I finally saw a piece on the History Channel, called American Presidents, which added the missing piece - the historical context. Each president got about 10 minutes at the most (except for LIncoln), but the experts were able to spin out a good narrative. I have to say I have a new appreciation the Missouri Compromise and how badly Andrew Jackson messed up our banking infrastructure. You can also see the University of Virginia American President Online Resource which has essays for each president (again why couldn't have I had this in high school?).

So now that I'm an instructional designer, how would I approach learning the presidents? First, I would let the students use something like the UVA Website (or maybe Wikipedia) as a resource. It would make a great study guide.

I think I would keep the research aspect also, but lessen the amount of factoids crammed in. How? I would assign only one president from each era to a student instead of every president. A student would only research maybe five presidents throughout the year, but know each one a little bit more.

And instead of compiling just the facts, I would ask for a review of online and maybe a few print sources. Bibliographies could be shared. And maybe some debates could occur - such as worst president ever (hint: most candidates were from just before the Civil War) or how viewpoints change over time. Maybe students could address why presidents from certain eras seem more "forgettable" than from other eras.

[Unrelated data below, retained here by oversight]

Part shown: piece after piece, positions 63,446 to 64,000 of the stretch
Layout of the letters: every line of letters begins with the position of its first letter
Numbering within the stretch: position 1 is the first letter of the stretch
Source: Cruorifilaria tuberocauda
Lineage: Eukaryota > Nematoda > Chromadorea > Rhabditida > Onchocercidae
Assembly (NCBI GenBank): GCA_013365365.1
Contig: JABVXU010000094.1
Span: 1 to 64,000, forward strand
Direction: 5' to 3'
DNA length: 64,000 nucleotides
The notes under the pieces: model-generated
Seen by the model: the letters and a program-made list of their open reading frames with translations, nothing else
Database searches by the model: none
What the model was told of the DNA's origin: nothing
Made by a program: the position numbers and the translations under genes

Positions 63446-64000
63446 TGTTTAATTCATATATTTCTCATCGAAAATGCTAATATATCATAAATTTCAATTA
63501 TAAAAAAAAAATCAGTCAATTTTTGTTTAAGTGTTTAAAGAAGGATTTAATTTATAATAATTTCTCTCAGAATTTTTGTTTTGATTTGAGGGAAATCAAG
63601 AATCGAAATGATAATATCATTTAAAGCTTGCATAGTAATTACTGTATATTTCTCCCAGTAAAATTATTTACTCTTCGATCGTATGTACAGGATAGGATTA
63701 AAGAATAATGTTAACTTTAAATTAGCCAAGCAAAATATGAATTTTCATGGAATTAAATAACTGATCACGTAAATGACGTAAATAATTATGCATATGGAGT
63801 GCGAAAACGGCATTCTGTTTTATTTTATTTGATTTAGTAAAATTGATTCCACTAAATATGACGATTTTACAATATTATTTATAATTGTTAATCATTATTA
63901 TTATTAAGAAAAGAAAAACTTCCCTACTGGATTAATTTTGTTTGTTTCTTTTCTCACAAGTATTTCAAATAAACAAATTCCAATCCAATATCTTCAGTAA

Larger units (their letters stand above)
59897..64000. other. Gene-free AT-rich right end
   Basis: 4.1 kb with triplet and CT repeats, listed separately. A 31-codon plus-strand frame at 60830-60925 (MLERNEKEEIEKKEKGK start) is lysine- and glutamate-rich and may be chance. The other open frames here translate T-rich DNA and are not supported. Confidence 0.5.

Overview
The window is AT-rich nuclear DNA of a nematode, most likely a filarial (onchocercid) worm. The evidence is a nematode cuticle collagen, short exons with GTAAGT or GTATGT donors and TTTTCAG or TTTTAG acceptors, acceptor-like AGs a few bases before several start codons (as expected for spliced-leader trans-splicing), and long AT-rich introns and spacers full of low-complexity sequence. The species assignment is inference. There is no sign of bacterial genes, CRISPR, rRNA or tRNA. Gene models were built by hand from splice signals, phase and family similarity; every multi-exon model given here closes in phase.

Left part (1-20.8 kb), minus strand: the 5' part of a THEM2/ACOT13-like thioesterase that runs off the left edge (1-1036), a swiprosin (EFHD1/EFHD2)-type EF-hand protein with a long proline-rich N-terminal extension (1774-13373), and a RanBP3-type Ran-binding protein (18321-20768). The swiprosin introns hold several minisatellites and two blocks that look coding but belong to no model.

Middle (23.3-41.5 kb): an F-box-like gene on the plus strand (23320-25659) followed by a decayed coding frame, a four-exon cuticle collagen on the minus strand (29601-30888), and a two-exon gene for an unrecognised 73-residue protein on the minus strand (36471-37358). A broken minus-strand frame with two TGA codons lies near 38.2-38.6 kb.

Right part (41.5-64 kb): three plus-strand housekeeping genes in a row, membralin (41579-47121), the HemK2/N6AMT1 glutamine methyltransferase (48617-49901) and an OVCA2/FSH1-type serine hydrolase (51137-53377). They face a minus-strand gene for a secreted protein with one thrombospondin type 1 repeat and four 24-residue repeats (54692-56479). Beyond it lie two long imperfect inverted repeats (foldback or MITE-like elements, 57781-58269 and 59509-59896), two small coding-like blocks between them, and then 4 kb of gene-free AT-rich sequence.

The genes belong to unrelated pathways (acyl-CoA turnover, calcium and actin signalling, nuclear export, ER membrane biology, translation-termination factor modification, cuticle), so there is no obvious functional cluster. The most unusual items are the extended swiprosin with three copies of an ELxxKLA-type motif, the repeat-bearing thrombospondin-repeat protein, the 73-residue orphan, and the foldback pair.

I do think knowing your president's and their impact is important for understanding the social and political history of the U.S. But even I have to admit that facts alone don't convey the history. The purpose of knowing dates and facts isn't to win a trivia contest, but to provide important details to the narrative of our past.

For instance the fact that over 50% of U.S. exports were of cotton in 1840 isn't just a fact, but probably the reason why few Northern politicians were abolitionists.

A Russian Pop Music Blog From ....